Tuesday, September 6, 2011

Darkheather Model pt1:
In Winter 1152 Kenzie, Saxon, & Sadie are plunged into the seemingly abandoned Weasel kingdom of Darkheather. My original concept for the designs were going to be more Norse but after thinking how well Moorish architecture would fit into an underground domain with the columns & arches to support the "cave" ceiling, I went that direction. At first, I tried drawing the location purely using reference photos, but after feeling like a slave to them, I switched to building the model shown here (which I talked about briefly in a past post). It is made of insulating foam, dowel, and a few bits of plastic tubing.

The model proved useful for examining the arch shapes at various difficult angles, but also for figuring out what shapes appear in the negative spaces of the arches when it is repeated down a hallway. Locking down a camera on a tripod, I was able to take three successive photos and assemble them in photoshop. I have tinted the three depths different colors to help my eye make sense of what details are on what level of depth.

I used the same kind of trick when wanting to make a "room" in which the "walls" were these arches and the roof was a geometric pattern. Instead of laying all this out as a drawing, I took a series of photos and let the camera help me figure out my angles. I used a line tool in photoshop to add the ceiling beams, and inserted a pattern I designed for the tiles in the ceiling. I printed this model mock-up and used it as a guide on the lightbox when inking the final panel

The Darkheather guide page (found in the extras of Winter and online here) was drawn after I had finished Winter 1152's six issues. I looked back at various scenes and settings from the story to try and assemble a multi-layered floorplan with a path the mice followed that made sense. I pulled out my trusty arch model to look at for reference as I drew arch after arch after arch.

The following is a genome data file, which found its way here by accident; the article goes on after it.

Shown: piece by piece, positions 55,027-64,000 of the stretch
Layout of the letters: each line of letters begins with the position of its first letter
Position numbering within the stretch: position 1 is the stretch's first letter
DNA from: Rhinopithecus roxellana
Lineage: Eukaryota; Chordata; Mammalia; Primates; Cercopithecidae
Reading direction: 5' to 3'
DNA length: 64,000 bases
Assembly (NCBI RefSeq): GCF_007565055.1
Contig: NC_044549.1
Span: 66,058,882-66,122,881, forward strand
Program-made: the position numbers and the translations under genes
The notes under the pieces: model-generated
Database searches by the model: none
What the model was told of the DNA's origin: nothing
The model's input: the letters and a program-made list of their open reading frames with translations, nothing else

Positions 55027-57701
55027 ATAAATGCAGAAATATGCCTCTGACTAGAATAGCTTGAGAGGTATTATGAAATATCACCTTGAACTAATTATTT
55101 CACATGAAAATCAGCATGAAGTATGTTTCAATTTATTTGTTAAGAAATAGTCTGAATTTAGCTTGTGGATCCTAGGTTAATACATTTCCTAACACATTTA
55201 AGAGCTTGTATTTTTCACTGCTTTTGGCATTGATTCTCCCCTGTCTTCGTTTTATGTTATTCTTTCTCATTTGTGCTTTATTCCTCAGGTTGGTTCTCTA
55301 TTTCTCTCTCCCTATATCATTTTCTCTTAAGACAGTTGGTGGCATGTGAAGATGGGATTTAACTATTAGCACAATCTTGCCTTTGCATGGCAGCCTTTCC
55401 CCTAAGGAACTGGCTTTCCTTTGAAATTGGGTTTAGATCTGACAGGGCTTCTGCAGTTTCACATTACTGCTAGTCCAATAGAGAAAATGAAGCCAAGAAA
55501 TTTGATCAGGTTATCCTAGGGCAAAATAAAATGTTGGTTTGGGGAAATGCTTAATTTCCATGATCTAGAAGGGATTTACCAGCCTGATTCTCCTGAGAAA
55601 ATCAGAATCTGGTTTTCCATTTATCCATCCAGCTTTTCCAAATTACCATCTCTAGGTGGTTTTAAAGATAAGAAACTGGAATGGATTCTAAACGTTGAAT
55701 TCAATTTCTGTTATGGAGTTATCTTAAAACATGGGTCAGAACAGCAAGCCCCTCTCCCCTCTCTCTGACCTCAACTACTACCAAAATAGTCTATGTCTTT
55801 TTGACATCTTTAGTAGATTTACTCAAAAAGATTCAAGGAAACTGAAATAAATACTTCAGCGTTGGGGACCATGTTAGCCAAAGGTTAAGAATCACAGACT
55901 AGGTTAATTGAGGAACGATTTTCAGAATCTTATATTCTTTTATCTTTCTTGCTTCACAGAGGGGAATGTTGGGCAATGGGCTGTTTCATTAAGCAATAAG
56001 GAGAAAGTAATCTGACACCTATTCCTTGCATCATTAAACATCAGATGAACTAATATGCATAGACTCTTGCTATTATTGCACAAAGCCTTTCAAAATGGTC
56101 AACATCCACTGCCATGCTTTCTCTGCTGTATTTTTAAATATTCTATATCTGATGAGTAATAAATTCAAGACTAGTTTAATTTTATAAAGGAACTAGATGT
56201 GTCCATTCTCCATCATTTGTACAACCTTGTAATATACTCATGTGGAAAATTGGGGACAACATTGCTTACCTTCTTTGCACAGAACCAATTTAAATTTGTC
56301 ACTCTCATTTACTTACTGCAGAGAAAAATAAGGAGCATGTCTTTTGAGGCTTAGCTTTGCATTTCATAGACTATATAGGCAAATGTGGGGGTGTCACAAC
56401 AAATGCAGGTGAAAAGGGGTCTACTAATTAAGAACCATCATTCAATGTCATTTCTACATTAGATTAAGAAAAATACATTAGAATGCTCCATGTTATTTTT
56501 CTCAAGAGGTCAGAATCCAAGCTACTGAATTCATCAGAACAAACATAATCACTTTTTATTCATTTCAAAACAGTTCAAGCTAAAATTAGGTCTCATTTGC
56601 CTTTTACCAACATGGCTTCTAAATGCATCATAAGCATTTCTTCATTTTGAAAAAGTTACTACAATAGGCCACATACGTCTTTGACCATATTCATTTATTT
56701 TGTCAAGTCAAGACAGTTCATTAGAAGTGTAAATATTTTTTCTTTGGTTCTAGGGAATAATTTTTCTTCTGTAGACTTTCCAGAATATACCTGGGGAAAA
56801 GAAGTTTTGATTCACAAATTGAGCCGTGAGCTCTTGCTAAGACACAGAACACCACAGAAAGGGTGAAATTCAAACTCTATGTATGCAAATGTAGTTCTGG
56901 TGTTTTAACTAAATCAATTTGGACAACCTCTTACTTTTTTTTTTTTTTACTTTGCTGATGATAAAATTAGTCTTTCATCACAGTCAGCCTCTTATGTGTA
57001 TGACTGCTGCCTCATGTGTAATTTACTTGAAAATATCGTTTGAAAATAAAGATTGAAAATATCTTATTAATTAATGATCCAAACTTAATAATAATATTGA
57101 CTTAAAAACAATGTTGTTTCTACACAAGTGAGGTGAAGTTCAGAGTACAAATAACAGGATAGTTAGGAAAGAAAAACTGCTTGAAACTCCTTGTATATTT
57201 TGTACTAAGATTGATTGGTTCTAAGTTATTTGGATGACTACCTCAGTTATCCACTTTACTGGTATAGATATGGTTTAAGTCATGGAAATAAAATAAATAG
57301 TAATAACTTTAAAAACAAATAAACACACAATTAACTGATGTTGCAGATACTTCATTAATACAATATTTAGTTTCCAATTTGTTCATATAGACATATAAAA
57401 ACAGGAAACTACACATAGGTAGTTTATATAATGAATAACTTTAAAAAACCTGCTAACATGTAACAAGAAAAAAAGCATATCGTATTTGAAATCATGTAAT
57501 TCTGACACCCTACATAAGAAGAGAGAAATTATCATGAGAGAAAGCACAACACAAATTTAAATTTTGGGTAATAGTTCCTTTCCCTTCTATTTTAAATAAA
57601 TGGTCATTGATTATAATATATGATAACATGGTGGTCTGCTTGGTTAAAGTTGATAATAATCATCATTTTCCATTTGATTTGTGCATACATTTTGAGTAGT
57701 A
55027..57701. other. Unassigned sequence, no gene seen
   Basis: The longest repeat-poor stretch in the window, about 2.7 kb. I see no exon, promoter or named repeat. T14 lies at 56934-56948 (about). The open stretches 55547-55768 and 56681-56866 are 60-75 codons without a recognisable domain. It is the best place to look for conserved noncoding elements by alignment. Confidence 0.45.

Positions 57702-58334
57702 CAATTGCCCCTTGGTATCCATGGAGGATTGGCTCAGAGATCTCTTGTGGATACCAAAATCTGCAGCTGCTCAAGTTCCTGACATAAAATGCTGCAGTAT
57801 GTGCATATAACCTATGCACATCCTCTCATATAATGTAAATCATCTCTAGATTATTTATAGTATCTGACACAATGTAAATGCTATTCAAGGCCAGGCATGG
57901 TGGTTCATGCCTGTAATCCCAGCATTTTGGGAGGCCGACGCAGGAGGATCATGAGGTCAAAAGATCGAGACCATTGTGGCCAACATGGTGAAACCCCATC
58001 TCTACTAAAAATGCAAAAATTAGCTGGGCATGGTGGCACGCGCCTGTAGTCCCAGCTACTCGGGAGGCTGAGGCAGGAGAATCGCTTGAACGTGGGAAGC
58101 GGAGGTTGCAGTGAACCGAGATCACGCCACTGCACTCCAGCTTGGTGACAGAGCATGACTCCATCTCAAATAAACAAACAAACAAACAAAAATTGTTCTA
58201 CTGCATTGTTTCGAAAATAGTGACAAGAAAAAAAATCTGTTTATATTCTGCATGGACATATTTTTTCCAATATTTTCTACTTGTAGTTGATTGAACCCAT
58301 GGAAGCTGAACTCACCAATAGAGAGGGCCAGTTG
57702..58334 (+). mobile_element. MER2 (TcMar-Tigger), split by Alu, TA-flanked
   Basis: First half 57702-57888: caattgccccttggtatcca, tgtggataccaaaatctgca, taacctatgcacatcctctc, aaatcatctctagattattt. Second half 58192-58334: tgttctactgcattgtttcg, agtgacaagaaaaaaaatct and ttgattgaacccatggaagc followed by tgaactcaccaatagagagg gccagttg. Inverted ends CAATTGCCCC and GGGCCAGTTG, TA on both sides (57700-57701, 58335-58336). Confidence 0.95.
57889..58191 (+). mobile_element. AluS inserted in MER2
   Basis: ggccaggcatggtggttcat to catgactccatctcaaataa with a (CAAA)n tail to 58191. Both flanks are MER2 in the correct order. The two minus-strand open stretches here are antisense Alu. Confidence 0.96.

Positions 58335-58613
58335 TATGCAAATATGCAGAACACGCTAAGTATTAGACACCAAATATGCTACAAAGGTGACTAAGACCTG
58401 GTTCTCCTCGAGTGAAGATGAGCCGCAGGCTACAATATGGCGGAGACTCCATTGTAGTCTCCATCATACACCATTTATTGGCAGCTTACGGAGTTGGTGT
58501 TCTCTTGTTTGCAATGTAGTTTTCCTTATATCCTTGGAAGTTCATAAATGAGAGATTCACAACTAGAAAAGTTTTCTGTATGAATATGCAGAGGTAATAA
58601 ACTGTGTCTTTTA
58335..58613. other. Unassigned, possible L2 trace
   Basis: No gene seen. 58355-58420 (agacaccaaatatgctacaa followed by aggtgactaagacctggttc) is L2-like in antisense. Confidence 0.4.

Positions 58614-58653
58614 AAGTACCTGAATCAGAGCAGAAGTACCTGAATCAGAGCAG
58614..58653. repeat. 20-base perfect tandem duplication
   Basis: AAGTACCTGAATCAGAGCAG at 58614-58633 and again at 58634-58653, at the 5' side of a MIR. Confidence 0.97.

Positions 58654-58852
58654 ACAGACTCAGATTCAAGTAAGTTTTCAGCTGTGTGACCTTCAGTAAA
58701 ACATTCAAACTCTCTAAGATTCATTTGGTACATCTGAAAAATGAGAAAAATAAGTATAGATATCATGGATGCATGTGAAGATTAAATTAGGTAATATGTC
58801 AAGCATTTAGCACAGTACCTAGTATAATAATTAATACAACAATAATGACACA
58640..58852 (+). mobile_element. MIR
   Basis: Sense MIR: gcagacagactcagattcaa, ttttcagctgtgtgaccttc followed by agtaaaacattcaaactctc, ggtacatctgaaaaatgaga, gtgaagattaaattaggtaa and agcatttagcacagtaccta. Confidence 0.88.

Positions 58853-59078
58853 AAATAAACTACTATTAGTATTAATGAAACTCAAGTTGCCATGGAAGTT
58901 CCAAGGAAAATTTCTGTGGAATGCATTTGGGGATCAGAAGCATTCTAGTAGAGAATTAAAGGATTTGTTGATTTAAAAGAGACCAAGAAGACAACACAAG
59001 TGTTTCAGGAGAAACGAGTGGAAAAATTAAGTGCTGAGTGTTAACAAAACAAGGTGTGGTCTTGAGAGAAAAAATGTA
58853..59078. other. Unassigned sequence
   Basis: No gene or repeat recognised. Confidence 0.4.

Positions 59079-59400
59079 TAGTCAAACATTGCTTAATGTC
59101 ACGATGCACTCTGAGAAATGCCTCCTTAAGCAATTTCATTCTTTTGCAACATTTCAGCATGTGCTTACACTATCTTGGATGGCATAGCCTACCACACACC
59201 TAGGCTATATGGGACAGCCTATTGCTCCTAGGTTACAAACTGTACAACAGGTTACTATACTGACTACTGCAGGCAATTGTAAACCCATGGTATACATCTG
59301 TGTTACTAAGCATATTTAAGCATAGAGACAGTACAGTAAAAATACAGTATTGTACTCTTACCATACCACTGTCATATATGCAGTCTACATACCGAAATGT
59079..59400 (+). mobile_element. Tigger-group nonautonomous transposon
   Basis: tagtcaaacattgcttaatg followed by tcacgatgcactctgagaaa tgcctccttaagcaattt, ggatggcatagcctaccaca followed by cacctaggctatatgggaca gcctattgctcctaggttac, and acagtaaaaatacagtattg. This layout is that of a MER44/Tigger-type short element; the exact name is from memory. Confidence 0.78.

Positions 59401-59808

Next Time, I'll have pt. 2 of the Darkheather models: The Bone Room.

Fan Art:
Paige Connelly sent this Mouse Guard fan art my way. She is an animation & illustration student working towards her BFA. She hopes to start the RPG soon with some fellow students. I think this is a great mouse piece, it clearly shows the preperation, packing, and weariness the life of a Guarmouse must take on. Looks like Paige has a start for her RPG character!

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Boston Comic Con: April 21-22


scruffy said...

Wow. i have so much to learn. Thanks for adding another piece to the puzzle.... and shining a light on how inconceivably vast the whole is :\

Max West said...

Quite impressive, David. Moorish designs can be tricky to copy. I know because I've attempted it.

Moorish art and architecture is a rich source of inspiration. Look at the works of M.C. Escher. His use of patterns, tassellations and isometric perspective was largely influenced by the Moors.

Matt said...

Awesome post, as usual :)
But why is the Runners Crew hiding in Darkheather (Picture 3)?

Angie Babbit said...

I accidentally walked out of our public library with a hardback copy of Winter 1152 without checking it out. My kids and I read it all today, and will be looking for Fall and the others asap. I am fascinated by your use of models. I don't mean to ask you to give away any artistic secrets (and haven't read your blog which might answer this question), but what is the medium you use? Is it all computer generated? So much of the artwork has a carved quality to it.

I did call the library to legitimize my possession of the book, by the way.

Thanks for providing us with a winter adventure.

Angie Babbit said...

I meant to add a bit of trivia. A spandrel, less often spelled spandril or splaundrel, is the space between two arches or between an arch and a rectangular enclosure.

DPetersen said...

Angie: I draw everything first with a pencil, then I ink everything on bristol board with Copic Multi-Liner pens (though when I drew Winter 1152 I was using a different brand of pen). I scan the artwork and then color it all digitally.

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